7 TV Shows From The 90s That Need Reboots For Younger Generations

by Macie Berlin

It's no secret that today’s generation has latched onto the greatness of the 1990s.

When it comes to television shows, however, networks have forgotten about this dynamic decade, and they generally push to evolve by constantly producing hip, fresh and just plain jaw-dropping moments when it comes to broadcasting ongoing series.

Despite the fact this formula may very well exploit finding true love, scrounging for money or living among the rich and famous, you can't blame television for wanting to be successful.

While I am no stranger to "The Real Housewives," "The Bachelor" or any version of the Kardashians, I have not forgotten my roots and the wondrous couch time that existed in the 90s.

That's right, I'm talking about the days when UPN existed, Chris Hardwick was only in early douche-stage sans podcast and Ray J had only ever been the brother of that girl who played Moesha.

Thank you, Mom and Dad, for procreating during a time that allowed me to live through some of the best television shows that have sadly ceased to exist. Listen up, kiddos, you could learn a thing or two from these 1990s television series:

"Family Double Dare"

"Family Double Dare" showed us blue-collar parents were willing to get rolled up in a human burrito, and take the inevitable spill on that bright blue tiled floor during a "Physical Challenge."

You haven't lived until you've screamed at the TV set, while watching a plastic container get filled to the marked line with some obscene substance.

"Family Matters"

Long live Steve Urkel and the endearing Winslow family.

Since Bill Cosby has forfeited his right to any complimentary verbiage regarding his screen time, I will boldly say, "Family Matters" was one of the first television sitcoms about an black family whose characters have continued to be legendary decades later.

Urkel popularized suspenders and box-frame glasses, and he gave as much, if not more, fame to the, “Did I do thaaaat?” question than the Carlton dance.

Not to mention, he invented a machine that made him suave, sexy and seductive. We learned geeks were lovable.

"Saved by the Bell"

As if I need to explain the premise of this show. Not only did we swoon over Zack Morris and AC Slater in the Bayside Tiger hallways, but we were introduced to the harms teenage life can cause as well.

From Jessie's caffeine pill addiction to Zack's decision to dabble with alcohol, we learned early on, the way to get by in high school was simply by keeping clean and having an amazing coed group of friends.

Boys of the 90s also learned about wet dreams, thanks to Kelly Kapowski's crop tops and thigh-hugging jorts.

"Legends of the Hidden Temple"

As a child, all I wanted was the opportunity to hand over my hard-earned pendants to a temple guard, while racing through the Shrine of the Silver Monkey to win a trip to Orlando, FL.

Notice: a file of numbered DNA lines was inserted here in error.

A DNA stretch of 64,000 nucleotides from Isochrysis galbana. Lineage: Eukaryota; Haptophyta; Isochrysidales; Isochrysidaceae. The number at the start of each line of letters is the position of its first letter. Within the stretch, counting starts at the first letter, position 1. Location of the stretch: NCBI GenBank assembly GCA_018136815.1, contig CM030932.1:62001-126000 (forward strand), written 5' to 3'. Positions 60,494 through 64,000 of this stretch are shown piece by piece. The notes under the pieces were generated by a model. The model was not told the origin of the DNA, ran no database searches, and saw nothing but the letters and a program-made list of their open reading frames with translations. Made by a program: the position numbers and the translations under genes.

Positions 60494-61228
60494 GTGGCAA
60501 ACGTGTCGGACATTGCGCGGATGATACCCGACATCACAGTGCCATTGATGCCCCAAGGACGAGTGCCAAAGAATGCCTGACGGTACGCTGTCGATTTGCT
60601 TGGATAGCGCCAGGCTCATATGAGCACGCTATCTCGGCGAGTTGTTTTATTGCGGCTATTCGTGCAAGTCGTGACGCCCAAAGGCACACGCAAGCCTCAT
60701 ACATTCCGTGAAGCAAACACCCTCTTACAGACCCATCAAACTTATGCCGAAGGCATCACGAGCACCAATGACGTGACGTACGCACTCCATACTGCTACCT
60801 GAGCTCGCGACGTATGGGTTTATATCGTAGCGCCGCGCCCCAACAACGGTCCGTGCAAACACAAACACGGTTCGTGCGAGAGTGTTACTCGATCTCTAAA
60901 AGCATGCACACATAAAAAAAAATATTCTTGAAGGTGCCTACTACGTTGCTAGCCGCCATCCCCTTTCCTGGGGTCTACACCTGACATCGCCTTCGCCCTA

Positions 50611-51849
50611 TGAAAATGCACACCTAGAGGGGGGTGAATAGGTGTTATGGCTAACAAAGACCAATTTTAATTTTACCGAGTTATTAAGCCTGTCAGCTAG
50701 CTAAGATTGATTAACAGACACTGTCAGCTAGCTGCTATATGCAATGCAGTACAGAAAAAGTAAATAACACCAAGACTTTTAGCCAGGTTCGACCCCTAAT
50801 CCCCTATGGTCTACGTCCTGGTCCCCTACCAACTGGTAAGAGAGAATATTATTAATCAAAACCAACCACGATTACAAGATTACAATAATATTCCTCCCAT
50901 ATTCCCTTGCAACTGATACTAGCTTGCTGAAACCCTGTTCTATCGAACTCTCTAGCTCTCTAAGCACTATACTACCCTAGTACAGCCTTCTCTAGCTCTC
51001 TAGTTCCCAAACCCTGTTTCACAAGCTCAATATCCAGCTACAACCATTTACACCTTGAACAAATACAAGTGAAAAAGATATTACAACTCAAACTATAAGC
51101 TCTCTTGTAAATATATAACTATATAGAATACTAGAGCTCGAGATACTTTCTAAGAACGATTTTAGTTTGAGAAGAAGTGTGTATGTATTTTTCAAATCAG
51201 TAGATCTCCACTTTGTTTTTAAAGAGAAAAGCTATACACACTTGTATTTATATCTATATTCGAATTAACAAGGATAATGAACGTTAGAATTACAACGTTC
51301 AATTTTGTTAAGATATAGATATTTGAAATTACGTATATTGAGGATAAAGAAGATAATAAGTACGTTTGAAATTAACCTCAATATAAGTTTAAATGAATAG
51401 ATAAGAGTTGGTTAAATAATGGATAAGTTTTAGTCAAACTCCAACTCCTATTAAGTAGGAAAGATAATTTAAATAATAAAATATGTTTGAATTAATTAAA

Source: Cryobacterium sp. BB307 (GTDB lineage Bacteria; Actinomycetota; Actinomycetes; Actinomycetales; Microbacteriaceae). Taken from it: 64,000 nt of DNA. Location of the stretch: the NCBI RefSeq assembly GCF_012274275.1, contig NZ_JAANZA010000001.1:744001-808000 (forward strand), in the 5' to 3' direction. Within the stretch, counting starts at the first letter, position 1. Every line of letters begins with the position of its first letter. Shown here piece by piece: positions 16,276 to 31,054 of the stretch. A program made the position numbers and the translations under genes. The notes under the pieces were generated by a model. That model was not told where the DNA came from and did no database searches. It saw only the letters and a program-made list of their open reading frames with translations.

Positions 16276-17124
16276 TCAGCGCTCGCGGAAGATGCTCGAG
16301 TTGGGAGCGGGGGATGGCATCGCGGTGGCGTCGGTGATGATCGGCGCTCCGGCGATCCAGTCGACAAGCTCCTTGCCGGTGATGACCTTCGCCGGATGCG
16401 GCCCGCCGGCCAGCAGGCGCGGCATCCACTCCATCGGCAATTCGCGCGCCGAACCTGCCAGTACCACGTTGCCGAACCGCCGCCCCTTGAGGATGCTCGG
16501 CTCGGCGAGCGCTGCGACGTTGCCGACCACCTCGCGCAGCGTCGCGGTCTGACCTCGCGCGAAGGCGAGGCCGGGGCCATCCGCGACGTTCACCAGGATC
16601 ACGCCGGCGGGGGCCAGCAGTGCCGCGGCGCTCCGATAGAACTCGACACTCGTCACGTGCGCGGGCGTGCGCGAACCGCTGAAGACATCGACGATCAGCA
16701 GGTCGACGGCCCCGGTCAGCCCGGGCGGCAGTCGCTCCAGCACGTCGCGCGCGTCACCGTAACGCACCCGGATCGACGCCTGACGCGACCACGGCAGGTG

With coed teams of alliterated animals (Purple Parrots, Blue Barracudas, etc.), this was a four-phase challenge that did not involve living in a mansion in paradise and swapping fluids with other contestants.

This was the real deal. This was healthy competition.

It was also educational, thanks to a reading comprehension portion with the giant talking stone-head, Olmec, who told a story and asked summative questions to the contestants.

Gold. Pure 90s television gold.

"Clarissa Explains it All"

Red tights, cut-off jean shorts and combat boots were the look for Melissa Joan Hart’s character, Clarissa.

In the days where neighborly boys were sneaking into bedrooms to concoct plans for science class, the show depicted teenage times in the most sensible ways.

Not only was Clarissa unafraid to express herself through her outlandish style, but she was spunky and focused on subjects that didn't involve today's basic plot line sex, marriage and body image. She was a happy, confident girl. Period.

"Growing Pains"

This family drama presented a truer household formation than "Full House," but it also kept us guessing. Alan Thicke was the perfect patriarch, and the Seaver family depicted sibling rivalry, dating woes and gender roles, without ever making us uncomfortable.

Kirk Cameron captured viewer hearts as the mischievous jock, but his character was never malicious.

The trio of children (which eventually became four) gave the audience real fights, real insecurities and real issues, but they always talked through them. There were no hidden agendas, backstabbing or text chains.

"The Secret World of Alex Mack"

Snaps to SNICK (Saturday Night Nickelodeon) for allowing parents around the country to enjoy a peaceful weekend evening at home, while their children swooned in front of the SNICK lineup.

"The Secret World of Alex Mack" made us idolize the angst-ridden high school girl, who was actually charming and innocent.

And the drama of the show didn't revolve around the entire choir getting knocked up or married; Alex Mack could turn into a puddle. Talk about a plot twist.

The kid almost gets killed by a truck from a chemical plant, and then her life revolves around situations where slurping down into a Wicked-Witch-type pool of silver goo often saves the world.

Did I mention she also obtained a telekinesis power?

Was life really simpler in the 90s, or were we just fooled by the television portrayals? Perhaps, it's a little of both.

As we jump back into trends like overalls, await sequels to movies like "Space Jam" and indulge in French Toast Crunch, why not consider falling back into other nostalgic greats, like these 90s shows?